Senate Majority Leader Harry Reid, apparently in all seriousness, is calling for the 2012 U.S. Olympic team uniforms to be put in a pile and burned. The reason: they’re made in China. The 2008 U.S. uniforms were also manufactured in China, but since the Olympics were in Beijing that year, that seemed like a noble act of international solidarity rather than a national disgrace.
It does raise the question of where we draw the line. It’s no secret that most American manufactured goods are made in China, but most Americans are unaware of just how deeply our economy, even our money, depends on China. China owns nearly a trillion dollars of U.S. debt, and much of China’s national savings (in trillions) is in U.S. dollars. If China were to call in our debts or liquidate its holdings in dollars (which it has threatened to do), it could precipitate a hyper-inflation of the U.S. dollar and a likely collapse of the American economy.
Why doesn’t China do this? One reason: they depend on us to buy their cheap goods. In 2005, Wal-Mart by itself was the sixth largest buyer of Chinese goods (just behind Germany). China depends on the American consumer to continue generating wealth (wealth that it then lends back to America so we can continue to spend more than we can afford). But a time is coming, and perhaps already has come, when American credit will fold. Already, China is attempting to capture the Japanese and especially the African markets. If it can transfer enough of its exports to countries other than the United States, there is no doubt it will have no reason to prop up the American dollar or the American economy anymore.
It is unfortunate that such a trivial thing as sports should bring our national attention to just how far we have fallen from our once strong and self-subsistent days. In the year 1945, the United States by itself produced more tonnage of steel than all the other world powers, Axis and Allied, combined. Now, in contrast, a whopping 86 percent of the American workforce is employed in service jobs.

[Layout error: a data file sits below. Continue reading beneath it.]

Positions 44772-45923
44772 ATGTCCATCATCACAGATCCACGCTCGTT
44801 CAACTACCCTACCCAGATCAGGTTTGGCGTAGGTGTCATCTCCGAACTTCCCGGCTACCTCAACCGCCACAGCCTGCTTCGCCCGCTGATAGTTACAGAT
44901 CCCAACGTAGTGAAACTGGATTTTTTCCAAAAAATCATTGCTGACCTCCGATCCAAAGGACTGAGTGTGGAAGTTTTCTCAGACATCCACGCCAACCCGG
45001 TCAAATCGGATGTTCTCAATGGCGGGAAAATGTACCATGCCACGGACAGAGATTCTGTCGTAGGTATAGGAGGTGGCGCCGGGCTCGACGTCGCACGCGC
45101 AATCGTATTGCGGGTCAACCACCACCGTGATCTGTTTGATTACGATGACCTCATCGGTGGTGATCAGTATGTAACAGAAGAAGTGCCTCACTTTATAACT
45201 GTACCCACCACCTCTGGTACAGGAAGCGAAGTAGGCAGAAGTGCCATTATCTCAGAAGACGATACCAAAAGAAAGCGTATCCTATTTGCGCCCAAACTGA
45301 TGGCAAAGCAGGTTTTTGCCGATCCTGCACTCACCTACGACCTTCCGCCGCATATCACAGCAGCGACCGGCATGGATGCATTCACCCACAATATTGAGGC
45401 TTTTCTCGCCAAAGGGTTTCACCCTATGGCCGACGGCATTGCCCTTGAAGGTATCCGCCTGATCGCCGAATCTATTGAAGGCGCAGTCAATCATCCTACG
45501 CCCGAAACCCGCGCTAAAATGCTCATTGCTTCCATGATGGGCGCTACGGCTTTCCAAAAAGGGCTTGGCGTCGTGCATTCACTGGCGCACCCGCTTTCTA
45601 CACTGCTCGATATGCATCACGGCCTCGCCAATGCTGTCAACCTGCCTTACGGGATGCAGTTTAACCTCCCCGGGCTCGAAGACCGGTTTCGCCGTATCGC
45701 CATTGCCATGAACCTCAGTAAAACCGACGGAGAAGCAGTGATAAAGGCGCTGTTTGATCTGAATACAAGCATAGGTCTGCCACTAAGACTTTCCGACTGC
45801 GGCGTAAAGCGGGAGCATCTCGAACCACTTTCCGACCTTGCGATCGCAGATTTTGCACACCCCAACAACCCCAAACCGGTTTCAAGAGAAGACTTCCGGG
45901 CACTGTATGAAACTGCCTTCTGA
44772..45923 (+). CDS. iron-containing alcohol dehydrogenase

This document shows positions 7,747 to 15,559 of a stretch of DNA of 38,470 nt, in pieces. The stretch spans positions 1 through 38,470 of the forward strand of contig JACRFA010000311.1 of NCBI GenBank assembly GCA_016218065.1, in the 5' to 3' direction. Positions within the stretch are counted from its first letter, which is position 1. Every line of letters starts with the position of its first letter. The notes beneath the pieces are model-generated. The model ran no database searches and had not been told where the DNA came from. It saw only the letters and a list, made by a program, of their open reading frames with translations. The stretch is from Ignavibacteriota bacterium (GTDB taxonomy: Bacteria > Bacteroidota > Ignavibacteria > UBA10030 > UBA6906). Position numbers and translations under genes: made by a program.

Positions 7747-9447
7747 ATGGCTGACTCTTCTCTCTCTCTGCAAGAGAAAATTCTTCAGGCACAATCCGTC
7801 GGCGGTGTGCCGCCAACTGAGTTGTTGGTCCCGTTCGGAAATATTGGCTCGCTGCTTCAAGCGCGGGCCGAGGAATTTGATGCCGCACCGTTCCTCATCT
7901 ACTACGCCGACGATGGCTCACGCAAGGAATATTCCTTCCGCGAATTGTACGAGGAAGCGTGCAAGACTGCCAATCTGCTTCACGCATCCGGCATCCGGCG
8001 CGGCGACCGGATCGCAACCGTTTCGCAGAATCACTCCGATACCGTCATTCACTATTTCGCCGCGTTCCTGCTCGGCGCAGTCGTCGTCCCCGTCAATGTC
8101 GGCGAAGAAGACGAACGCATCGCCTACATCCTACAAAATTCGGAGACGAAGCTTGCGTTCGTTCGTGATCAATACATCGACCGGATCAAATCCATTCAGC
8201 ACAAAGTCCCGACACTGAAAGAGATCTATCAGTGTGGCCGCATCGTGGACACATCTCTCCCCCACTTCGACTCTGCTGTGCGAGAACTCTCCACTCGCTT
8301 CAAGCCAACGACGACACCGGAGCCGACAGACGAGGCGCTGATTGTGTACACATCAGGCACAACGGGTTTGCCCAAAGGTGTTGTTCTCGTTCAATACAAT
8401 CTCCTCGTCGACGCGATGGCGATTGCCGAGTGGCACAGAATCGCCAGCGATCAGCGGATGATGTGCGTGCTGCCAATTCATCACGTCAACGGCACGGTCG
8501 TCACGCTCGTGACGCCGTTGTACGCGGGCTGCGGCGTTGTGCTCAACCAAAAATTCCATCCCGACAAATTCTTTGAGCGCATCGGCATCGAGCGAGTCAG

Harry Reid can complain about the Olympic team uniforms, but this is merely a superficial symptom of a much deeper problem. And we’ll have to get more than riled up to fix it. Irresponsible labor unions, frivolous lawsuits, burdensome business taxes, crony capitalism, and a general departure from hard work and thrifty living have created this problem. And a boycott on China isn’t the answer. They are providing what we want for cheaper than we’re willing to make it ourselves. The solution isn’t burning uniforms. That legislation was probably written up on a computer made in China. That’s like Al Gore championing the environment while touring the country in his fuel-hogging jet. Or the abolitionist on his soapbox wearing a Southern cotton suit (that one is a bit obscure, I admit). The point is, until we’re willing to make short-term sacrifices for long-term gains (like our forefathers were), uniform-burning’s no better than flag-burning or bra-burning or whatever. It’s just a desperate outward sign of frustration that belies an unwillingness to work steadily for real change. I guess we better learn how to say “Buy American” in Chinese.